Best Practices, War Stories
Louis Evans

Incoming Cyber Risk: How Your Contractors Can Undermine Your Security

At Arctic Wolf, we have regular “war story” roundtables, where our battle-scarred cybersecurity engineers share details of their latest travails in the AWN CyberSOC™ trenches. In recent war story meetings, I’ve seen the distinct emergence of a new category of cyber risk: third-party contractors.

In one story after another, our customers invited outside contractors onto their business sites and networks. These contractors spanned the gamut: hardware maintenance, IT vendors, business consultants, and even outside security contractors. Each was trusted with important permissions.

Ironically, it turned out that these contractors themselves posed the real threat. Here are some examples:

  • A maintenance technician’s laptop was infected and began attacking local systems
  • A technical contractor’s laptop was too seriously compromised to install anti-malware software; nonetheless, the contractor refused scans and kept connecting the laptop to the business network
  • At one company, a risk assessment consultant created unauthorized admin-level accounts in company systems to ease their work responsibilities—but leave their customers less secure
  • A security vendor brought in to make improvements misconfigured the client’s IDS and firewall products, leaving the company wide open to attack

Contractor Threat blog image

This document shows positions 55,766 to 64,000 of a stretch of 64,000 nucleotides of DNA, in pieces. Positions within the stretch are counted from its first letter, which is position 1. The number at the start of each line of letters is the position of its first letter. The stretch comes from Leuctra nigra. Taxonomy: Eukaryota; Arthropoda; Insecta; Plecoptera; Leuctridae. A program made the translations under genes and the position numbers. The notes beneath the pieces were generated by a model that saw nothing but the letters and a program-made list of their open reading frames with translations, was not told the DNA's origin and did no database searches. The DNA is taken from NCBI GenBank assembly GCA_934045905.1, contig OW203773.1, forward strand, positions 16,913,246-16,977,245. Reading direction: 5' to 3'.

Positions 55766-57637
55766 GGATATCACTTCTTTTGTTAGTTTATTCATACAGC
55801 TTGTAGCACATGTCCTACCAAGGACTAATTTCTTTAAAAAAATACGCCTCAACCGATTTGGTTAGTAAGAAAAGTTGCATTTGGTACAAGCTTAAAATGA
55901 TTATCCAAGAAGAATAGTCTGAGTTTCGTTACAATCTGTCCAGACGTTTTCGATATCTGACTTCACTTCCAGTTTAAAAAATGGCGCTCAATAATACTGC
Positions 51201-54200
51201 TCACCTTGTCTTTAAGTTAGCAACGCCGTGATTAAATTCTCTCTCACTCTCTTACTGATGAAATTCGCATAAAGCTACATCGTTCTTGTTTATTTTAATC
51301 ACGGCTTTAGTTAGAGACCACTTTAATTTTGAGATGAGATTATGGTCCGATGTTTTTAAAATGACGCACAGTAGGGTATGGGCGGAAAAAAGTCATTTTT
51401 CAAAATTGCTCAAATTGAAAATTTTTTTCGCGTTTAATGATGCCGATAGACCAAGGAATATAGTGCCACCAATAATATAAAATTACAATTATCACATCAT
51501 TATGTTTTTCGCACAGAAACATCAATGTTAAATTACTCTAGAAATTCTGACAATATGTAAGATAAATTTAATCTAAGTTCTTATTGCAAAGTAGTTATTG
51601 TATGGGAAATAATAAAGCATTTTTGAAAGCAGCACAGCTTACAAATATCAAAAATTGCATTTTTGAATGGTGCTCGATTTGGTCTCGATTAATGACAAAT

When you think about it, it’s not surprising that contractors pose one of the biggest risks to your organization’s security. You put a lot of effort into securing your network perimeter and monitoring it for cyberattacks, yet contractors walk into your office with their own hardware and plug them right into your business systems. And while you establish policies and introduce specific tools to secure your employees’ laptops and other devices, contractors don’t need to comply with those policies.

What’s more, although employee insider threat is a real risk, most employees don’t want to be fired or disciplined for taking unauthorized risks with your systems. But contractors are incentivized to get in and get out as fast as they can—whether that’s through carelessness, cutting corners, or breaking rules. That makes them a significant risk to your cybersecurity.

Think hiring consultants from big name companies will help protect you? Think again. The contractors listed above came from industry leaders in their respective fields. And no company in today’s economy, from Fortune 500 to a mom-and-pop shop, can afford to go without contractors entirely.

Almost nobody is talking about third-party contractor risks, despite the oversized role it plays in today’s cybersecurity challenges. So, what can you do to protect your business? There are three major components to a contractor risk management strategy.

First, establish security policies for contractors you bring in, and communicate these policies. For example, you could require that contractor laptops be scanned for vulnerabilities using AV software to meet your company’s hygiene policies.

Second, implement solutions that can control the scope of a contractor breach. Entitlement management solutions, which provide only fine-grained privileges to specified users, are essential. Network segmentation also plays a role, where contractors are only allowed on a company’s guest network.

Third, get a threat detection and response solution in place. This enables you to continuously monitor your network and systems for anomalous activity.

That third step is particularly crucial. No matter how well you build your defenses, cyber risk will always exist and cyberthreats will still sneak through. In each of the war stories above, our managed detection and response solution was able to identify the contractor threats either at the time of breach or immediately after. Effective detection allows prompt remediation, which minimizes the business impact of the breach.


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